A general manager with SKS said unequivocally that the refinery has no connection with the pipeline, though another general manager with SKS said on the condition of anonymity that “at the moment we are not talking with the pipeline promoters…though we are looking into the feasibility.” United Engineers Malaysia, which has submitted plans to assist with piping the project, is wholly owned by Khazanah National, the government’s investment arm.

Private sector-government synergy has been known to abet high-level corruption in Malaysia, and this may be one reason the government is publicly distancing itself from the project. Another reason might be to downplay the geopolitical implications of the project at a time when Malaysia has quietly gone about strengthening ties with some of the world’s leading human rights abusers, including Iran and Russia, not to mention Chad and Sudan, where Petronas has been investing heavily.

Last November Foreign Minister Syed Hamid Albar said Malaysia and Iran held "identical views" on many international issues, and agreed during a visit to Tehran to develop closer ties in various fields, including oil and gas. Some analysts say the pipeline is intended in part to assist Tehran in delivering oil to East Asia, should Iran be slapped with international sanctions – in which case, Tehran fears, Singapore, a major US ally, would prevent Iran from shipping oil through the Straits. Syed Mochtar’s SKS recently cemented a $16 billion deal with Iran to develop two gas fields in southern Iran, and the National Iranian Oil Company will be Syed Mokhtar's partner in the project, with a 30 percent stake, according to the Edge Weekly.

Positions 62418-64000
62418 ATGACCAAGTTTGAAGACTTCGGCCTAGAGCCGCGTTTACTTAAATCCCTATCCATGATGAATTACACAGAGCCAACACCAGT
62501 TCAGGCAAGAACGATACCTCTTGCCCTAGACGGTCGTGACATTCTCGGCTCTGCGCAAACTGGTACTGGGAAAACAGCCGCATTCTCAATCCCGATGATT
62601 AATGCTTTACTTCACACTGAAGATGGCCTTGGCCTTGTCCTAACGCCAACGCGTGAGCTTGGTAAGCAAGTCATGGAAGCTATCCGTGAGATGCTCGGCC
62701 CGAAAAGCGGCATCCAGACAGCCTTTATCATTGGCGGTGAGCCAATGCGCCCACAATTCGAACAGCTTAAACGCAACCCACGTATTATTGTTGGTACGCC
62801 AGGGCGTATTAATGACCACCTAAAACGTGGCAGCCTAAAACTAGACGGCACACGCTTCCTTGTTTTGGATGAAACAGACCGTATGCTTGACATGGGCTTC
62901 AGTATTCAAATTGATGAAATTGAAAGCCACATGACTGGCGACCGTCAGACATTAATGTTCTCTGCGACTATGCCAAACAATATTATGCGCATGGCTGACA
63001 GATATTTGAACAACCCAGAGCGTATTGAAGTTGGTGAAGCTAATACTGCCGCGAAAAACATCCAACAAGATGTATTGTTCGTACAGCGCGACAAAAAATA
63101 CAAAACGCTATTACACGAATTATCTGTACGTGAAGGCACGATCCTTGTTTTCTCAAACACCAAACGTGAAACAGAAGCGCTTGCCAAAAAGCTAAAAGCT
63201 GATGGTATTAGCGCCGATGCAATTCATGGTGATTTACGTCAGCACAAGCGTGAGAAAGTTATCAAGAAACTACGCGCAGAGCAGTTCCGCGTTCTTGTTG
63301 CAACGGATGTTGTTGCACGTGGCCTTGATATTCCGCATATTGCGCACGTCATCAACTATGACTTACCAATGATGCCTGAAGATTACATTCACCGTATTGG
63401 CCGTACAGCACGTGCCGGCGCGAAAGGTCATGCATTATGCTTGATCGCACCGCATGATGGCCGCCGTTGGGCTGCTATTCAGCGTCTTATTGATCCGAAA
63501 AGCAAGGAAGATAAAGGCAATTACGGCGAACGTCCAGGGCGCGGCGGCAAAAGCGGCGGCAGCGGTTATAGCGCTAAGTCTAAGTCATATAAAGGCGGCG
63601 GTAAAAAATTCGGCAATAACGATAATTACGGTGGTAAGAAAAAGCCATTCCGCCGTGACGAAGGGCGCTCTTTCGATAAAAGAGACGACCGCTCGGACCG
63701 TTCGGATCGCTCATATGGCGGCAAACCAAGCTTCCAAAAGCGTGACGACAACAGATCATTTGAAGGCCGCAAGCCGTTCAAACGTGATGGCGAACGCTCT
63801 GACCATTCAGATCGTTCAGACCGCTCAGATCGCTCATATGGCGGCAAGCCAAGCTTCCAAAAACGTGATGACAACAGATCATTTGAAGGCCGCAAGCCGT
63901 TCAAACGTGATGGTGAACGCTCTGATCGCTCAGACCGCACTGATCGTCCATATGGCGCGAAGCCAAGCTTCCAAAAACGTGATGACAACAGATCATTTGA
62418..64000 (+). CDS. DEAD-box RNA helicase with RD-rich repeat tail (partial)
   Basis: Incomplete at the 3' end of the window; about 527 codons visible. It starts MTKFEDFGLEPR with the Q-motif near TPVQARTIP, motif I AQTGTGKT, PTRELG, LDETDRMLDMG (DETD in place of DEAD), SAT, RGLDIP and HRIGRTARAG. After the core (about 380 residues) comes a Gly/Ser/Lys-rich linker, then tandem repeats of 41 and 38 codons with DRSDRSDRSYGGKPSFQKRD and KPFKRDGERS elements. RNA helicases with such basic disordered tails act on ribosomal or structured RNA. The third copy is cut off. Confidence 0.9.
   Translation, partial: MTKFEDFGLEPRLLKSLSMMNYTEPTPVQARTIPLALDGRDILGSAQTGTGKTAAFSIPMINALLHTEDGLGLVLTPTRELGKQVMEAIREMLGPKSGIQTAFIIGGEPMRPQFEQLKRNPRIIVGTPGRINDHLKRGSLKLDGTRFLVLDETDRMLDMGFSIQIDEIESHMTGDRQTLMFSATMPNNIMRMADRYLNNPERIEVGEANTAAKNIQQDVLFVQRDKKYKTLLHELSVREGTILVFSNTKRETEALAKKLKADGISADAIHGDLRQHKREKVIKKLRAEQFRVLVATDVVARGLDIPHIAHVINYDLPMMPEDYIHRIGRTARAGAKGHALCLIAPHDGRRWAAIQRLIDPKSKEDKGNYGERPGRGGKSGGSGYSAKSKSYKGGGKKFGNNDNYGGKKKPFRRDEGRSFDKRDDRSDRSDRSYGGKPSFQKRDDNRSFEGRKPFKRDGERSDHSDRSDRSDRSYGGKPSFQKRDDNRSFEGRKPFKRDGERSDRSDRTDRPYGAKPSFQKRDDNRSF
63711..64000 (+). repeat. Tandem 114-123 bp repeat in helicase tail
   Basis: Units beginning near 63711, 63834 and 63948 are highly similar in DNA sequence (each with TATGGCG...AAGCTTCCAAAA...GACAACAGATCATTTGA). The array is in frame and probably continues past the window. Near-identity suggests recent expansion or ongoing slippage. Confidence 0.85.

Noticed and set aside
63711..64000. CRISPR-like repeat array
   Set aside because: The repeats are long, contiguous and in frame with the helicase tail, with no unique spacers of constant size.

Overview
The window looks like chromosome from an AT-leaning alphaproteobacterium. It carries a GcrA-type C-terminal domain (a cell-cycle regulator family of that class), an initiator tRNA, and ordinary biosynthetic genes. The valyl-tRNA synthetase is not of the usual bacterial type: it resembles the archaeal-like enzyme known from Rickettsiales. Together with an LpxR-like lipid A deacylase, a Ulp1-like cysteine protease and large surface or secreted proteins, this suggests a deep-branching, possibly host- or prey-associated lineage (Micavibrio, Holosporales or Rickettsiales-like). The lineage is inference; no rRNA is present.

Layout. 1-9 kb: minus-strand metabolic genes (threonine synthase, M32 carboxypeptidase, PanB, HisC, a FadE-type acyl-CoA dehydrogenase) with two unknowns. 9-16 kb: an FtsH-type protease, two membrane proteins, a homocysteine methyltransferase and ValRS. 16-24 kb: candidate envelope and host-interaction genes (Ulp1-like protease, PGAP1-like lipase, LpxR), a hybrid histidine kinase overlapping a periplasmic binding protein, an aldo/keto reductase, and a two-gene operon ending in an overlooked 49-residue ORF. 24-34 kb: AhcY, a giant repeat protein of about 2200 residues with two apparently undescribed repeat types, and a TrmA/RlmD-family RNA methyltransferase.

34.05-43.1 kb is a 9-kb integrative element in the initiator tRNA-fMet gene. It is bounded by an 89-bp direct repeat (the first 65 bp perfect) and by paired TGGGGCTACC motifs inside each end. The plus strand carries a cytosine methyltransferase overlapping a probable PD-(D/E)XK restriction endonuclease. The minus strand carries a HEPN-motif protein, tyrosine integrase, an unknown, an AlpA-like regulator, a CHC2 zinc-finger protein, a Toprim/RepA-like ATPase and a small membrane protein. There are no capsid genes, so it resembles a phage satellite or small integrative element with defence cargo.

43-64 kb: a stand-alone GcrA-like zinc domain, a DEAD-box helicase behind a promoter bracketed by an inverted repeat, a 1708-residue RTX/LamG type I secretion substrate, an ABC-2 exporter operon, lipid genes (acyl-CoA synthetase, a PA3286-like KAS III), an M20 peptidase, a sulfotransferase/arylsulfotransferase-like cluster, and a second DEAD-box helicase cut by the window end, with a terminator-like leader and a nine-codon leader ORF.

China is also said to fear a shutdown of the straits, with 80 percent of its oil supply passing through the narrow waterway. Anticipation of a row over Taiwan is thought to heighten those fears, as is China’s lack of naval resources required to defend its sea lanes at a time when oil demand is rising, says Ian Storey, a researcher specializing in Southeast Asia’s relations with external powers at the Institute for Southeast Asian Studies, Singapore.

The pipeline may also abet Burma’s military regime in transporting oil to China, said a researcher with the Defense Ministry. The researcher said waters off both coasts are shallow and will require new mooring facilities. But as Burma is close to Malaysia, it could be feasible to use feeder ships.

To be economically viable the project would depend on large foreign investment and rising oil demand in East Asia. Toward that end Trans-Peninsula Petroleum's chairman, Rahim Kamil Sulaiman, said his company is courting offers from major Middle East oil producers, Islamic funds and large consumers in East Asia. But while China’s oil demand is growing, demand in the rest of the region is tapering off amid rising oil prices.

But then, economics appears to be just one part of this equation.